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Friday, May 12, 2006

The BBC is pro-Israel?

There's a great comment in today's (actually, now yesterday's) Times of London from Martin Walker. A little background for those of you who may have missed it.

The BBC issued a report this week about an investigation into the question of whether their reporting on Israel is 'biased.' Now, I know what you are all thinking. You're all thinking that BBC reporting is biased in favor of the 'Palestinians' and that the BBC would undoubtedly try to cover that up in their report. Ah, but they did better than that.

According to one of several JPost articles on the subject:

According to the 38-page report prepared by the panel, the BBC's Middle East reporting did "not consistently constitute a full and fair account of the conflict but rather, in important respects, presents an incomplete and in that sense misleading picture."

While no evidence of "systematic or deliberate bias" was found, "gaps in coverage, analysis, context and perspective" have led to a failure to "maintain consistently the BBC's own established editorial standards" of impartial reporting, the panel found.

There's only one problem. In Walker's words, after the report made the statements above it "then went on to list a series of measurements by which the BBC could be said to be biased in favour of Israel."

Several Jewish groups, including BBC Watch, have attempted to put the best face on the report. The Jerusalem Post interviewed Trevor Asserson, the founder of BBC Watch:

Asserson, who immigrated to Israel last year, said that some aspects of the report would prompt "the nitpicking media watchers to say we won and you lost." But this was "missing the point," he said, as "the real essence of the report is that they have hit the BBC quite hard."

"The report was not trying to analyze whether or not the Israelis or Palestinians are more to be vilified or more to be praised. It was asking whether the BBC was doing a good job and it clearly said it was not," Asserson said.

"It basically said, 'You the BBC have got problems... You've got no management structure we can see at all,'" he told the Post. "That's a very severe criticism" and the source from which the broadcaster's "mistakes flow," Asserson said.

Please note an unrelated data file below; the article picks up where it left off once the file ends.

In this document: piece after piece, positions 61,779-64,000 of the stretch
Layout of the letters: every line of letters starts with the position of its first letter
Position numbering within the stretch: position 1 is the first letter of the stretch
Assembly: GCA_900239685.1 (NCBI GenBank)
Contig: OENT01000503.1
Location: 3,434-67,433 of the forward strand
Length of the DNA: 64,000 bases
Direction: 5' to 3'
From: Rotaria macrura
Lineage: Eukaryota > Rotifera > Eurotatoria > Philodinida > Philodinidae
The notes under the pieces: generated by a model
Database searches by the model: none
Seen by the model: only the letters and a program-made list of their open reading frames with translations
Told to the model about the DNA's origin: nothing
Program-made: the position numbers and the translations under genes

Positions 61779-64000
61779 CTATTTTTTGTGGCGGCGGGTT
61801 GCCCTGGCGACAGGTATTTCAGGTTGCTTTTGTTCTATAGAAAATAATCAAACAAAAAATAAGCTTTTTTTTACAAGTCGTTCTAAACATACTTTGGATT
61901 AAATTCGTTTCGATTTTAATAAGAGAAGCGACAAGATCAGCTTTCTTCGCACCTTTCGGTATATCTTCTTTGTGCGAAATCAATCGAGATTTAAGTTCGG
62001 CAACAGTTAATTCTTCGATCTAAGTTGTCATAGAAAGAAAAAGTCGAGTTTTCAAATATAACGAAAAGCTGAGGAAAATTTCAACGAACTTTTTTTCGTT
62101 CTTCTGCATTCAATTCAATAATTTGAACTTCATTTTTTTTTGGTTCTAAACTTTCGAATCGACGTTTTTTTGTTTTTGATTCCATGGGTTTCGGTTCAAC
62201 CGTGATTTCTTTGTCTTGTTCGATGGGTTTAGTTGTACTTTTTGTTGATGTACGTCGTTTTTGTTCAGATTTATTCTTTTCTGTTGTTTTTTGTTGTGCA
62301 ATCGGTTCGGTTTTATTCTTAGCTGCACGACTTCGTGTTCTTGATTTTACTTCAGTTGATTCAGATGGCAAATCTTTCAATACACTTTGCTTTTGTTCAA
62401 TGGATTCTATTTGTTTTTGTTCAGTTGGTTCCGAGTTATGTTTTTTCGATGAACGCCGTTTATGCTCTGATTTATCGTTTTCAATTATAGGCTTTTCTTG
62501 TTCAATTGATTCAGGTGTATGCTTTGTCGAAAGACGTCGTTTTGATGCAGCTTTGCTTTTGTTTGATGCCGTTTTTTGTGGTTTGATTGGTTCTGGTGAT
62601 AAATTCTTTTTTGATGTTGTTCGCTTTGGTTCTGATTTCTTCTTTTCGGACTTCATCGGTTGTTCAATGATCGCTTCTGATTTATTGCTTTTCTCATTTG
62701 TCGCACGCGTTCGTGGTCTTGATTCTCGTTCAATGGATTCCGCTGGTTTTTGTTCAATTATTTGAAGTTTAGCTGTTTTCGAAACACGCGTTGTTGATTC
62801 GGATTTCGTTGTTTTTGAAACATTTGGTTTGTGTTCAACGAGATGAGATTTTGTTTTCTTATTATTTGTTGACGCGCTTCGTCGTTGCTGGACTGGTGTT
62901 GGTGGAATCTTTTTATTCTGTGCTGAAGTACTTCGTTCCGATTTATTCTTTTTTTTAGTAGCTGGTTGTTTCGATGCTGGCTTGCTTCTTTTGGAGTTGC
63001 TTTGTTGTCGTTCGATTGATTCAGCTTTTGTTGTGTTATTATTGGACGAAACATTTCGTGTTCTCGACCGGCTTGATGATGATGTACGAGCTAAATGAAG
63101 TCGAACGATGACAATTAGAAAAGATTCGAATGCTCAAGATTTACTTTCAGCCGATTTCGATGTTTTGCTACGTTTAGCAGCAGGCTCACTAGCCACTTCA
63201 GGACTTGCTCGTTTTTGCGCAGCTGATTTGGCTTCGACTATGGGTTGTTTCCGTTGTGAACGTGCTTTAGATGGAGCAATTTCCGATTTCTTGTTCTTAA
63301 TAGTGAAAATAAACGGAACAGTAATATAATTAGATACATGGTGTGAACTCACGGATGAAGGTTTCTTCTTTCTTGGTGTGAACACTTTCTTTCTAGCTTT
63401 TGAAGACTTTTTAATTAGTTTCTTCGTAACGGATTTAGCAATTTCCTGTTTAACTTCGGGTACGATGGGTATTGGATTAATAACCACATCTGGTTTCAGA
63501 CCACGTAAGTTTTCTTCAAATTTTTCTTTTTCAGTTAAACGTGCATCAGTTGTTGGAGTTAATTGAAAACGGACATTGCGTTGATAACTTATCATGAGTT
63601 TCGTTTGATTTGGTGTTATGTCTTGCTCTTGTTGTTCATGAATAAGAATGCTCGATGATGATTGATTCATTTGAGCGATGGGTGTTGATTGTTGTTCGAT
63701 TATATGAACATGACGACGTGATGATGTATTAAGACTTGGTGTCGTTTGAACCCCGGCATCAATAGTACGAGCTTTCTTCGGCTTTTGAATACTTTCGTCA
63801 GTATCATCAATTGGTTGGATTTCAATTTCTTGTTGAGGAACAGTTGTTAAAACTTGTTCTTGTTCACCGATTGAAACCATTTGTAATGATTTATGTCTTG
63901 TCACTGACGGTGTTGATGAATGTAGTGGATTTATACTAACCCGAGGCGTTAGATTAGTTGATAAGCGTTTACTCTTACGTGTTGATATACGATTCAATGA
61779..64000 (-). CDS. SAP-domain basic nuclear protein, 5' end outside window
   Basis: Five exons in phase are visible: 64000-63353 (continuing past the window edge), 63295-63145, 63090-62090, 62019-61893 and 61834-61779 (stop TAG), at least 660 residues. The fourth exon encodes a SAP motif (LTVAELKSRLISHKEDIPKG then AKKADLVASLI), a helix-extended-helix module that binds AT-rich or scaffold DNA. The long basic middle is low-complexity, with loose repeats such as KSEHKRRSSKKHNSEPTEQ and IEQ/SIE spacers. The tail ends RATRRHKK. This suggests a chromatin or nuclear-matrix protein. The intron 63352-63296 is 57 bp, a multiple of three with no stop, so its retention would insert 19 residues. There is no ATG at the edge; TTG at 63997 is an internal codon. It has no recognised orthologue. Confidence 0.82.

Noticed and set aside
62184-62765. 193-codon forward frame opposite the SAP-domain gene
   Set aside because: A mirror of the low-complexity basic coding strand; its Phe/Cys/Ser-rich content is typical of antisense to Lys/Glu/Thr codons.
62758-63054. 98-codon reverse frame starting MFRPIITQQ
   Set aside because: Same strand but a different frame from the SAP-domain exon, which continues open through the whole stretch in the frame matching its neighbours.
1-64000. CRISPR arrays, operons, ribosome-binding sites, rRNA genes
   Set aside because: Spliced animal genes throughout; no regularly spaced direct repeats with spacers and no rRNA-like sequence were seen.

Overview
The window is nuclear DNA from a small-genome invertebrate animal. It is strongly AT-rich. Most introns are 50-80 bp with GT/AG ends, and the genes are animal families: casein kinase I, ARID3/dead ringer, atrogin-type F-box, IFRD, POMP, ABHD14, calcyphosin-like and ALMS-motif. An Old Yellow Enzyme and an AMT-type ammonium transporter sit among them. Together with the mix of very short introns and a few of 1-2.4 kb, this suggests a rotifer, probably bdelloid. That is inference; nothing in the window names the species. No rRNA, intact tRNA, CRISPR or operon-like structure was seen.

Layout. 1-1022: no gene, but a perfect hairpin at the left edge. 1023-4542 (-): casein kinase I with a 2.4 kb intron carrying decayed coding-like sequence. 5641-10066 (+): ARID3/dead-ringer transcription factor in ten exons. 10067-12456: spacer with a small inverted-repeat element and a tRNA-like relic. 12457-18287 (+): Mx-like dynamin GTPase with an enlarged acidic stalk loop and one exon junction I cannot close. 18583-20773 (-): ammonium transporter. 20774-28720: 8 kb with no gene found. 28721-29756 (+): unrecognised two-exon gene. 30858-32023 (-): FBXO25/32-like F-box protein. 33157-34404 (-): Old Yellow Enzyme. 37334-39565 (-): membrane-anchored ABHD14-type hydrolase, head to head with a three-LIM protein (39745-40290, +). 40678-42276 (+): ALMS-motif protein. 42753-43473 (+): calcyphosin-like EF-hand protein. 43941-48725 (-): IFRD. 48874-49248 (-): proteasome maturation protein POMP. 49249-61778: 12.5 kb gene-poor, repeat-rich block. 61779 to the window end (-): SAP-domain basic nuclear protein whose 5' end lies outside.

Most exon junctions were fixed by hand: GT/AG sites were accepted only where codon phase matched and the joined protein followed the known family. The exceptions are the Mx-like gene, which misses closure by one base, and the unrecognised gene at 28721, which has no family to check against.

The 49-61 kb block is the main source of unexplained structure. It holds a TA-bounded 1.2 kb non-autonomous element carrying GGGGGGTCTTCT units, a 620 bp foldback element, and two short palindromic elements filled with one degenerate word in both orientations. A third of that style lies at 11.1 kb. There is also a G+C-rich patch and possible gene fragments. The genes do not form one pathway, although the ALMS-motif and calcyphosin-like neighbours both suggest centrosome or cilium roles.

Asserson said the BBC has "done much internally to improve what was a lamentably poor coverage of the Israeli-Palestinian conflict," coverage that began to go "very badly wrong at the start of the intifada." The coverage reached a low point "when Israel began to treat the BBC as an unfriendly organization," he said.

Asserson neglects to mention that the report only covers the last six months of broadcasts, so some of the most blatantly biased material was not considered.

But Walker hits the BBC hard by recounting one incident of bias after another:
There was the hagiographic send-off for Yassir Arafat by a BBC reporter with tears in her eyes and that half-hour profile of Arafat in 2002 which called him a “hero” and “an icon” and concluded that the corrupt old brute was “the stuff of legends”.

There was Orla Guerin’s unforgettably inventive spin on the story of a Palestinian child being deployed as a suicide bomber, which most journalists saw as a sickening example of child abuse in the pursuit of terrorism. Guerin had it as “Israel’s cynical manipulation of a Palestinian youngster for propaganda purposes”.

There was the disturbing case of Fayad Abu Shamala, the BBC Arabic Service correspondent, who addressed a Hamas rally on May 6, 2001, and was recorded declaring that journalists in Gaza, apparently including the BBC, were “waging the campaign shoulder to shoulder together with the Palestinian people”. Pressed for an explanation, the subsequent BBC statement said: “Fayad’s remarks were made in a private capacity. His reports have always matched the best standards of balance required by the BBC.”

There was the extraordinarily naive coverage of the London visit of Sheikh Abdur-Rahman al-Sudais, the predominant imam of Mecca, to open London’s largest new mosque. He was described as a widely respected religious figure who works for “community cohesion”, and a video on the BBC website was captioned “The BBC’s Mark Easton: ‘Events like today offer grounds for optimism’.”

The BBC must have missed his sermon of February 1, 2004, that said “the Jews of yesterday are the evil fathers of the Jews of today, who are evil offspring, infidels . . . calf-worshippers, prophet-murderers, prophecy-deniers . . . the scum of the human race whom Allah cursed and turned into apes and pigs . . . These are the Jews, a continuous lineage of meanness, cunning, obstinacy, tyranny, licentiousness, evil, and corruption . . .”